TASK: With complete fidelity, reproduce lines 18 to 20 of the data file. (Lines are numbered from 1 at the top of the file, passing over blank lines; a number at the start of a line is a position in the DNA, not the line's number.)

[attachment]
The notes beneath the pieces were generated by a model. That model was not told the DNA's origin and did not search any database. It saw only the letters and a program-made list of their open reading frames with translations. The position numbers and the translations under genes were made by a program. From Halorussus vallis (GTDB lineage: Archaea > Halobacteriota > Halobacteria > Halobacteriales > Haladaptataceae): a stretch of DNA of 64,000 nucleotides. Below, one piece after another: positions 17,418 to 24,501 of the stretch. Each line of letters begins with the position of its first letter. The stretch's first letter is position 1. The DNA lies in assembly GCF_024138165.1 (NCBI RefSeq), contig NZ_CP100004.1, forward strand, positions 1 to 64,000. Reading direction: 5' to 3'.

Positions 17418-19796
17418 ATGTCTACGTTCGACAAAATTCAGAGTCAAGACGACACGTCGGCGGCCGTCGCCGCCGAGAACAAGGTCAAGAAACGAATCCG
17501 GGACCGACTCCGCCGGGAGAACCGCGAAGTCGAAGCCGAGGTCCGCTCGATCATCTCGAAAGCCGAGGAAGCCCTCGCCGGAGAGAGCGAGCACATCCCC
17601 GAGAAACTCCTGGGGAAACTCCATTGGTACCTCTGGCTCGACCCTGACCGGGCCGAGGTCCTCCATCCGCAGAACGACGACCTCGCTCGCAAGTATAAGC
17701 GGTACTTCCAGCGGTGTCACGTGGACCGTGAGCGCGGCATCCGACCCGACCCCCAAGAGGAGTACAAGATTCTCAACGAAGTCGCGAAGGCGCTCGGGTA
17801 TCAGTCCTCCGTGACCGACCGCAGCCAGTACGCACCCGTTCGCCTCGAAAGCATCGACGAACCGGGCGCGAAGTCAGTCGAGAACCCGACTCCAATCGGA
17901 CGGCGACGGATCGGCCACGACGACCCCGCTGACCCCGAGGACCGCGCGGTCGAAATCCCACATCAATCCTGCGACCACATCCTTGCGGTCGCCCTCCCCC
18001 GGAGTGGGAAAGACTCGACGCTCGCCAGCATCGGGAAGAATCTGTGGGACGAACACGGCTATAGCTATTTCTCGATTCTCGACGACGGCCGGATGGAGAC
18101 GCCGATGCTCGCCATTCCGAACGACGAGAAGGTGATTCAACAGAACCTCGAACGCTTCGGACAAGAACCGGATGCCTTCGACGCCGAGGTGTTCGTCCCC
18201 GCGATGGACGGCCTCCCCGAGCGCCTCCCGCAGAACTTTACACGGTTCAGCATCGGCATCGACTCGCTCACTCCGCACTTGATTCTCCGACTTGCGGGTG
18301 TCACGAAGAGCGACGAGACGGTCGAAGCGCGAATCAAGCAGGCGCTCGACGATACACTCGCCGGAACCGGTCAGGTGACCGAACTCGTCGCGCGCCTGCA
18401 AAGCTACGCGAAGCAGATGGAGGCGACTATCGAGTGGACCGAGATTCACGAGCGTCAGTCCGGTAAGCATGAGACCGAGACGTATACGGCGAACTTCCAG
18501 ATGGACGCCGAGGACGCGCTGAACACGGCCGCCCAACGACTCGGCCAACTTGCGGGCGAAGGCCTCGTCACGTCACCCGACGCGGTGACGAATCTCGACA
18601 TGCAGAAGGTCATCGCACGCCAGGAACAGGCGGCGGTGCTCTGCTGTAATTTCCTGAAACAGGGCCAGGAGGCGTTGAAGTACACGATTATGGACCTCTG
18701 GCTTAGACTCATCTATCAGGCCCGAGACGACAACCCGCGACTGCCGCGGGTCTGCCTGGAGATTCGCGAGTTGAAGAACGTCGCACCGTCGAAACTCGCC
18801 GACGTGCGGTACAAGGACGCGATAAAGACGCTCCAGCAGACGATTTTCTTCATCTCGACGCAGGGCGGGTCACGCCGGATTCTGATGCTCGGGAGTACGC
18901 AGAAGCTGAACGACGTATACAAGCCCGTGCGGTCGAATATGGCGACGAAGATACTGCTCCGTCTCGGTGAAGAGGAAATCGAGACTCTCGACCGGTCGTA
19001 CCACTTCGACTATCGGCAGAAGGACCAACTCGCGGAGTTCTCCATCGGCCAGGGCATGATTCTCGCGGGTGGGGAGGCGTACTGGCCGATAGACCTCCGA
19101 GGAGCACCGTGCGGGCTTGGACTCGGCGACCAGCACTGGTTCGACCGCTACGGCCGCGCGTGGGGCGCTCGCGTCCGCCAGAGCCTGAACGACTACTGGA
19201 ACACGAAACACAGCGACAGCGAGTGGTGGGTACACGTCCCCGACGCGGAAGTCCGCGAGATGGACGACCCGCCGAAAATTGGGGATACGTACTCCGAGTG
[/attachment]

18901 AGAAGCTGAACGACGTATACAAGCCCGTGCGGTCGAATATGGCGACGAAGATACTGCTCCGTCTCGGTGAAGAGGAAATCGAGACTCTCGACCGGTCGTA
19001 CCACTTCGACTATCGGCAGAAGGACCAACTCGCGGAGTTCTCCATCGGCCAGGGCATGATTCTCGCGGGTGGGGAGGCGTACTGGCCGATAGACCTCCGA
19101 GGAGCACCGTGCGGGCTTGGACTCGGCGACCAGCACTGGTTCGACCGCTACGGCCGCGCGTGGGGCGCTCGCGTCCGCCAGAGCCTGAACGACTACTGGA